After lunch, we went out to fly kites for the Smithsonian Kite Festival, a part of the 100th Annual Cherry Blossom Festival.  There were HUNDREDS of kites out there at the Washington Monument.  A perfect overcast, windy day for kite-flying! 

Then we packed up our kites and started the long walk from the monument, around the tidal basin to the Jefferson Memorial, then around the rest of the tidal basin, through Roosevelt Park past the FDR Memorial, the Martin Luther King, Jr. Memorial, then across the street and over a bit to the Korean War Memorial, which is really several seperate sculptures of KW soldiers walking through a field--kind of like a living, breathing memorial.  We walked up the steps to the Lincoln Memorial.  We were disappointed that they had drained the reflecting pool to repair some leaks, so the photographic opportunities were a little frustrating there, but we've seen Forrest Gump.  We know what it would have been like.  After the Lincoln Memorial (which is way, way bigger than I ever imagined), we walked over to the Vietnam Wall.  It just goes on and on forever.  Be sure to notice the symbols.  They are tiny, but there are diamonds and crosses near each one, which signfiy whether a body was recovered. Or not. 

After a day FULL of walking, we had worked up quite an appetite and headed back to Chinatown for dinner.  This time, we went to Irish Channel, which is a traditional Irish pub, complete with stews, pot pies, fish and chips and lots of locals playing darts and watching sports.  Still, it was very family friendly.  Chinatown is the metro stop for the Verizon Center, so expect to wait for a table of you are arriving on a night where a game is playing down the street.

Day Three:  Sunday.  Nearly everything is free in DC, including the National Zoo. We have a Zoo in Tampa that is not nearly the size of the National Zoo and costs us almost $100 to visit.  So, we were happy to have the opportunity to see Giant Pandas and a nice variety of birds in the aviary, as well as some really up close and personal viewing of a cheetah pair.

After zoo-ing and lunching on Indian food, we visited the National Cathedral, an impeccable example of Gothic architecture, gargoyles and all!  There was a concert in the works, so we were only able to view the exterior this day.  We came back later on to see the inside.  We drove past Embassy Row a few times to see the different embassies.  In the depression, many wealthy families sold over their gorgeous homes to foreign diplomats which became that country's embassy.  Those who were built afterward, were generally built in the style of that country.  If you like architecture, you'll not want to miss strolling or driving down Embassy Row, which is near the Dupont Circle area.

Arlington Cemetery is a must-see.  If you have a car, it's a quick drive, but use your GPS!  Driving in the district is tricky with all it's forks and circles.  If you are taking the Metro, you can connect to a bus.  Once you arrive, you can explore the large grounds for free.  However, for a few extra bucks, you can purchase a tour bus ticket that will allow you to hop-on and hop-off at the major sites:  The Tomb of the Unknowns, the Kennedy site and Robert E. Lee's house.  Also, the bus guides tell you alot of interesting facts as you drive around.  The Changing of the Guard ceremony was taking place every half-hour since we were at peak tourist season, so we got a chance to witness this poignant ceremony.  The Kennedy site is lit with the eternal flame that has been burning ever since JFK's funeral.  Jackie is buried next to him, as well as a stillborn child and their son, Patrick.  We wondered where John, Jr. and his wife were buried?  At the Robert E. Lee house, which is situated at the top of a great hill, you'll find the grave of Pierre L'Enfant, the architect of the city.  This is the best view of Washington, DC that we experienced and made for beautiful photographs.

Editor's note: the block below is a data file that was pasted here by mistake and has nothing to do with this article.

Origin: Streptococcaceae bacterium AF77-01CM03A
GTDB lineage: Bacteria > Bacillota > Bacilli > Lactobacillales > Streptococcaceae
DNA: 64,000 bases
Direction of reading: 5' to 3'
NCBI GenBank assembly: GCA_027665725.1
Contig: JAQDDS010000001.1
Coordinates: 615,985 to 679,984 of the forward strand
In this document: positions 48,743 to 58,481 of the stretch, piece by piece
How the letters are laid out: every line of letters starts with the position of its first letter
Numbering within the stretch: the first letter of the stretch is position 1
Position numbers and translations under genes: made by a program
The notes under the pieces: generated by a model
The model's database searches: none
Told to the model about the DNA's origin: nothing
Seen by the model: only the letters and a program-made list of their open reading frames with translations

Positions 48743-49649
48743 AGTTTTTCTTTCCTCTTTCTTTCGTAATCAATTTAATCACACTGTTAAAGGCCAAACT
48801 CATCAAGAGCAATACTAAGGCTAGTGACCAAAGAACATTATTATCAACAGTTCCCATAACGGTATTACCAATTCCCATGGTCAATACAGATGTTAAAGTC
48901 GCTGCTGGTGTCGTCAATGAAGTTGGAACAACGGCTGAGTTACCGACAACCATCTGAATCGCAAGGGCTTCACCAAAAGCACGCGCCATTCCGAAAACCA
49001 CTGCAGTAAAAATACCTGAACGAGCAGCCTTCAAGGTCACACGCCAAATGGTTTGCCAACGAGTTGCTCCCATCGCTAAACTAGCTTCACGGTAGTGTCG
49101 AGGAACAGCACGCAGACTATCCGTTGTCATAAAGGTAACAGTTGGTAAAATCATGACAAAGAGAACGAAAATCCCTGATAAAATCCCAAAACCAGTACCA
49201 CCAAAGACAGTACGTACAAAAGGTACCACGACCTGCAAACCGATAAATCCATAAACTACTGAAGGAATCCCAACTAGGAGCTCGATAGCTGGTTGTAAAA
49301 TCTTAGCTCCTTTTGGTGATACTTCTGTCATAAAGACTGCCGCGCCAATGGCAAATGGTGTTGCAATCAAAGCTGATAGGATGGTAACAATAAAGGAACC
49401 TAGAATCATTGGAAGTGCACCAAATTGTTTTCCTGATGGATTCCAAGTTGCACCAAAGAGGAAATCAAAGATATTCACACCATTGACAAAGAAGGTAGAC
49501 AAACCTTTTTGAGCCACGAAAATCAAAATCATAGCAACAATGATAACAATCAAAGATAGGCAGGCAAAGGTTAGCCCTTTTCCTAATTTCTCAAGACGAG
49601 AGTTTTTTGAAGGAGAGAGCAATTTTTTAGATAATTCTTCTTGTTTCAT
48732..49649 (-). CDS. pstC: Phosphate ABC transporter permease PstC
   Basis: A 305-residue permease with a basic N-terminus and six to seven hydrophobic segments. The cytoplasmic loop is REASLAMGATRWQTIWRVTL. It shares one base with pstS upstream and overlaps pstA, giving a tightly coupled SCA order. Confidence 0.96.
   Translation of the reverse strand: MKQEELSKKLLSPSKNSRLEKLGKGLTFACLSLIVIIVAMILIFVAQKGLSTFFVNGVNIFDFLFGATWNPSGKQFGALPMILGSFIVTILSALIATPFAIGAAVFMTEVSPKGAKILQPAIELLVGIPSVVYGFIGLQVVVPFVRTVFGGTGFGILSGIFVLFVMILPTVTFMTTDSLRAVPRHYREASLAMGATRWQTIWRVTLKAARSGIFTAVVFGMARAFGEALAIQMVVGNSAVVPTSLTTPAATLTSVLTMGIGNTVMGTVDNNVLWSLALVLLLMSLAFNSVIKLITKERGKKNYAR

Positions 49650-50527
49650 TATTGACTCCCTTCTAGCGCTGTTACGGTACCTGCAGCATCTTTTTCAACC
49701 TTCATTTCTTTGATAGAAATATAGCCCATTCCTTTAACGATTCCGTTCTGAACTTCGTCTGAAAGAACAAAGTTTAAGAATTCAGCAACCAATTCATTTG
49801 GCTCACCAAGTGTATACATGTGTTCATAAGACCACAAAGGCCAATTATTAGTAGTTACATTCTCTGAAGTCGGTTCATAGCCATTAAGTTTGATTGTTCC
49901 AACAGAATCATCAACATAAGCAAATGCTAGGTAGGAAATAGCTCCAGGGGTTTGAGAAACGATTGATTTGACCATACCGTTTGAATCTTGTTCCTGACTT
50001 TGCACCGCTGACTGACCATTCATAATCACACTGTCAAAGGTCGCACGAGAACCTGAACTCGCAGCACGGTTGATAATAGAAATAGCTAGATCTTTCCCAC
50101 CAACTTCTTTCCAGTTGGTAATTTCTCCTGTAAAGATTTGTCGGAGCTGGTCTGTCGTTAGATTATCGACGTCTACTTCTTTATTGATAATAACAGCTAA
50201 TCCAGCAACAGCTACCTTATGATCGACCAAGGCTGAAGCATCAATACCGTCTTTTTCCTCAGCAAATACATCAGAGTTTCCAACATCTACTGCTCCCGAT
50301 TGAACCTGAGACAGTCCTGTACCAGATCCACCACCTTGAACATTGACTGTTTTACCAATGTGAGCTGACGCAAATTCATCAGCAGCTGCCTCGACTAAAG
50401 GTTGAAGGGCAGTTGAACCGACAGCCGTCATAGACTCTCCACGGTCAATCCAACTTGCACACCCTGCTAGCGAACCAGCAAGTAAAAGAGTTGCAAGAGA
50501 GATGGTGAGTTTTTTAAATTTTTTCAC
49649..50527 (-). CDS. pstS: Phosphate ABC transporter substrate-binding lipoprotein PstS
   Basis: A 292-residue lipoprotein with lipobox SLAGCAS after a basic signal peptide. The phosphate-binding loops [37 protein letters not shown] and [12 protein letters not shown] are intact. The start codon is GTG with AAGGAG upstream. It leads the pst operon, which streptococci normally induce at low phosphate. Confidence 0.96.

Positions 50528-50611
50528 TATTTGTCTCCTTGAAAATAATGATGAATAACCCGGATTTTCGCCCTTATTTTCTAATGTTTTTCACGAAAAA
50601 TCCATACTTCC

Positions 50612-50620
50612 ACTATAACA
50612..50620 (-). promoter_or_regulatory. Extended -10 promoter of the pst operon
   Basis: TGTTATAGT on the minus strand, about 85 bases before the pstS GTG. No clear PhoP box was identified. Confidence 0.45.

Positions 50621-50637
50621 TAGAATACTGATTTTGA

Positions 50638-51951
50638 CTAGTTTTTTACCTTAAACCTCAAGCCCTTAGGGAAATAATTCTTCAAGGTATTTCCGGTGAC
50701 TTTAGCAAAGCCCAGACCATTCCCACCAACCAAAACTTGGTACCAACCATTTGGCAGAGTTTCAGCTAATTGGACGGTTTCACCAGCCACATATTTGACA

We went out to U Street, a ethnically-diverse, artsy area of the district and visited a DC landmark, Ben's Chili Bowl.  It's nothing fancy; hot dogs, chili dogs, chili fries, burgers, shakes and pies!  It was just what we were looking for, as we had heard it was good enough for Bill Cosby.  As we made our way out, we were approached by three different men in three different spots for money.  It seems to be a little scary around U Street at night.  Just use common sense.

Day Four:  We spent nearly all day at the Museum of Natural History.  The geology exhibit killed over three hours!  It was pretty much beyond description.  Wall after wall of minerals, metals, gemstones.  If that sounds boring, you'll just have to experience it to understand.  All four of us left there thinking, "wow, I should've become a geologist".  They had a moving exhibit on the Chilean miners, which began by walking into a replica of a real coal mine.  The Hope Diamond is there as well and is the big draw.  Go there as soon as they open so you can get a good look and then explore the rest of the exhibit at a slower pace. 

We also loved the exhibit on bones, which pretty much has a skeleton from every living creature known to man, artfully displayed, categorized and labeled.  Also found here are Egyptian mummies and artifacts, spiders and insects, a walk-through butterfly pavillion (for a small charge), taxidermied mammals from all over the world and a massive oceanic exhibit!  Oh yeah, a huge room of dinosaur fossils.  And a theater on evolution, which we skipped. 

Don't expect to do much else on the day you visit this museum.  Take a quick lunch break and walk across the street to the Ronald Reagan Building.  It has a large food court and for about $9 a person, everyone can get what they want.  Your only other option is a questionable hot dog cart or the overpriced cafe in the Natural History Museum, which unfortunately, we chose and ended up eating dry sandwiches, standing up in the cafe due to lack of seating and spent over $50. As much as I don't like utilizing fast food or food courts on vacation, if you're on or around the mall, there are virtually no other opportunities for eating.